Allen asked me my plan. “You’re the boss,” he said, twinkling.
I was horrified. “But you’re the brains!”
Allen decided we should put up each panel as we went along, and measure for the posts one at a time. He pulled a string line from our first post to a stake to keep us straight. As long as all our subsequent posts touched the string, we should be fine.
With the excavator he would dig each hole and carry over each post; then he’d climb down and together we’d try to wrestle the post into position. This usually entailed me jumping down into the hole to heave the bottom of the post forward or back. It was cold, wet, muddy work. My pants and gloves were soaked.
The second post was particularly difficult. We set the post, filled it, found it had been knocked by a rock, dug it out again, re-set it, re-filled the hole. Now the post was twisted. We dug it out once more, forced it straight. Now it was pushing the string. The rain blew in our faces. I was worried by how tired Allen looked, climbing in and out of the excavator, and frightened by the thought of struggling with eight more posts.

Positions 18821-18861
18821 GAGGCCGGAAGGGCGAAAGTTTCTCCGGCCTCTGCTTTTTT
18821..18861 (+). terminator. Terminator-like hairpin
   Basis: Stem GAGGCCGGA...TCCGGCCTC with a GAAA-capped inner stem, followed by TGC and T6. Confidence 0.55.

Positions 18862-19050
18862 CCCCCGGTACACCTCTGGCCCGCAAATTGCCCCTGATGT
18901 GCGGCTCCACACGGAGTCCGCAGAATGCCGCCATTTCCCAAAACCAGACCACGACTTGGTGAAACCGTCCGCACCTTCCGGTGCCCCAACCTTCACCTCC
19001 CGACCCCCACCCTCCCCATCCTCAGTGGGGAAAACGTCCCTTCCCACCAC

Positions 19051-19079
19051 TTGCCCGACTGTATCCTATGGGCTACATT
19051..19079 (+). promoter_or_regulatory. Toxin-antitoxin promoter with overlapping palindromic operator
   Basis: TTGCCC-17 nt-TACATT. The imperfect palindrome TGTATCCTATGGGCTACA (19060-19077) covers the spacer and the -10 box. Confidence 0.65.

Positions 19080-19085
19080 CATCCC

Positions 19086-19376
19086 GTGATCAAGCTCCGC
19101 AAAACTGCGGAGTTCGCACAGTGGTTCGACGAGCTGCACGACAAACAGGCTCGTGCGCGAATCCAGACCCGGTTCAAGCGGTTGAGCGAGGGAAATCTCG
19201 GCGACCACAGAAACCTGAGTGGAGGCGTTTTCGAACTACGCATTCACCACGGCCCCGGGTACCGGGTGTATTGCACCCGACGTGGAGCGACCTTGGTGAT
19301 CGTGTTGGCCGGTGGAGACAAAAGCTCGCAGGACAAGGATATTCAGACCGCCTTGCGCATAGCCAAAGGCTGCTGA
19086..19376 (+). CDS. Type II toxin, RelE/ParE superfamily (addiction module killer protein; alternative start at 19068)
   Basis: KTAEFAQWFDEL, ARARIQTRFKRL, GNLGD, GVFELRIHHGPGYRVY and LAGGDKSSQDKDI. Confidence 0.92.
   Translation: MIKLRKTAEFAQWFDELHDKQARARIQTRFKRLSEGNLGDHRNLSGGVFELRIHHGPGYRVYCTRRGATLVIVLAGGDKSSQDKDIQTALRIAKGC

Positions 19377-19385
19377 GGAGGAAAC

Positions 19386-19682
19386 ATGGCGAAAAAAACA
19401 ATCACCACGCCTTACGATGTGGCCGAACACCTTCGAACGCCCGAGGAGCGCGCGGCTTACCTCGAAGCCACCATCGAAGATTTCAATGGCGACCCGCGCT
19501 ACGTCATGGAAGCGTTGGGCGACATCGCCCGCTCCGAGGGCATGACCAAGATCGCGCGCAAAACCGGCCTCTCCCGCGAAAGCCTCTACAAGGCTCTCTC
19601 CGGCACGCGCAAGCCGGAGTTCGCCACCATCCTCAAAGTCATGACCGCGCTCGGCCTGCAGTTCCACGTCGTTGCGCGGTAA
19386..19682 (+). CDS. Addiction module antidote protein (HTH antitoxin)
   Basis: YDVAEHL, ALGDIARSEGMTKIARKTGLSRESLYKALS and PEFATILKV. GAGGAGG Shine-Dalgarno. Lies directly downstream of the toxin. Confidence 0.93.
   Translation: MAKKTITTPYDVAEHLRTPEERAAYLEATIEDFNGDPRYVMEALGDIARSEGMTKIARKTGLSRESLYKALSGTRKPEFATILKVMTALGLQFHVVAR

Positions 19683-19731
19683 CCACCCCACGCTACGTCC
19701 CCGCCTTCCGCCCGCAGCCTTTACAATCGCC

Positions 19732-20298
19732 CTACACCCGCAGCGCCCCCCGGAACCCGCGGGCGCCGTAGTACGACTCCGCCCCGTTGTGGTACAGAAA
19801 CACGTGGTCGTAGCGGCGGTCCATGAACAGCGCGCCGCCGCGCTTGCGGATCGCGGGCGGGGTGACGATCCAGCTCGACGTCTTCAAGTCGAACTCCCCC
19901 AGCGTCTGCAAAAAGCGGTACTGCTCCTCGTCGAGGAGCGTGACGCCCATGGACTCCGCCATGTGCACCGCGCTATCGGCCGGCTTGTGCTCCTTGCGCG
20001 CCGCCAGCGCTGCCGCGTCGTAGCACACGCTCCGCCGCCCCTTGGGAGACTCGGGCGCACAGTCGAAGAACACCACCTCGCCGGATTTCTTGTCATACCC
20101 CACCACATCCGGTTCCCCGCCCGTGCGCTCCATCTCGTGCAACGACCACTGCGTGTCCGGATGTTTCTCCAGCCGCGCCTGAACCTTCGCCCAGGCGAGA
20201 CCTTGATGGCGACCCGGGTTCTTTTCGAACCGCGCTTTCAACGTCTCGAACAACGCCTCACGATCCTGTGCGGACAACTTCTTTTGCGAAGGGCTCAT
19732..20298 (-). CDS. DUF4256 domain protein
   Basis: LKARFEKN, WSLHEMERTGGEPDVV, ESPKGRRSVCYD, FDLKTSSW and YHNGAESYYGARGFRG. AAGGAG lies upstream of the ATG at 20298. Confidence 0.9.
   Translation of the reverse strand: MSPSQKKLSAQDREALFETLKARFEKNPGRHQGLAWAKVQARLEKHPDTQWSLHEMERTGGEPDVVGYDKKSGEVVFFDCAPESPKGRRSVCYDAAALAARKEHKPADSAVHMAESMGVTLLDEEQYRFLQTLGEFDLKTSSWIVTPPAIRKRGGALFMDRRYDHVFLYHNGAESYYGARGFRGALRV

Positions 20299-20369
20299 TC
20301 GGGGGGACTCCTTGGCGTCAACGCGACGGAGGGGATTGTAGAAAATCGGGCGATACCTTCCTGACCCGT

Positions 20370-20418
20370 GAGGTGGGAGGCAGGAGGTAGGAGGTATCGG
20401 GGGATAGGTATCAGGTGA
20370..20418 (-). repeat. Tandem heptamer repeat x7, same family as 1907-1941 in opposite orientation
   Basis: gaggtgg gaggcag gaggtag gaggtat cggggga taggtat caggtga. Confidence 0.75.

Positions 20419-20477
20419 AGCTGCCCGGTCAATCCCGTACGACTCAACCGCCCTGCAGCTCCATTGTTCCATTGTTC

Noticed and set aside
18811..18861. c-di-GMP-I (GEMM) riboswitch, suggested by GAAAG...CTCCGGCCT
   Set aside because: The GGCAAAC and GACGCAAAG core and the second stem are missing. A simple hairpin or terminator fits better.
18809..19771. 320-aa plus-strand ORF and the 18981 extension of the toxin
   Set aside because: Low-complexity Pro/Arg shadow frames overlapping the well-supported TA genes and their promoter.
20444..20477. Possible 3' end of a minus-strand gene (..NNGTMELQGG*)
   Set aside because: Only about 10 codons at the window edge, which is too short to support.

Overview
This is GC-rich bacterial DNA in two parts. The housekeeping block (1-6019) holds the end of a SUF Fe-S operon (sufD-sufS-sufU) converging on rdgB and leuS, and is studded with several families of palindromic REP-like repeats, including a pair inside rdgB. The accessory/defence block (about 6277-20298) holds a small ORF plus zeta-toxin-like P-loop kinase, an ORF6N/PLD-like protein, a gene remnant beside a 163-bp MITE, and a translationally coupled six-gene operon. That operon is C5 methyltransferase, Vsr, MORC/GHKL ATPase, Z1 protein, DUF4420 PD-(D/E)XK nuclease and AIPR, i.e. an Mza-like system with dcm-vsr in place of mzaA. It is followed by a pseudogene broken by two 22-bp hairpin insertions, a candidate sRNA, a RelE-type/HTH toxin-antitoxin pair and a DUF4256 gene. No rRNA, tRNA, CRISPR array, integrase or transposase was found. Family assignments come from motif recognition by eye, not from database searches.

“Forget it! Bury it!” I screamed to Allen over the roar of the excavator. “We’ll move the string!”
When Allen is working, he frowns in concentration. This makes his sudden smiles look like sunshine breaking out all over his face. Now he stopped the excavator and started to laugh. His shoulders shook. “We’ll move the string?” he kept repeating to himself, laughing helplessly. He took off his glasses and wiped his eyes.
Patiently he explained that we couldn’t move the string or our back wall would not be straight or parallel to the fence. (“I don’t care! I’ll move the fence! I’ll cut the wall panel!”) However, still laughing, Allen pulled the post into position with the bucket and we went on.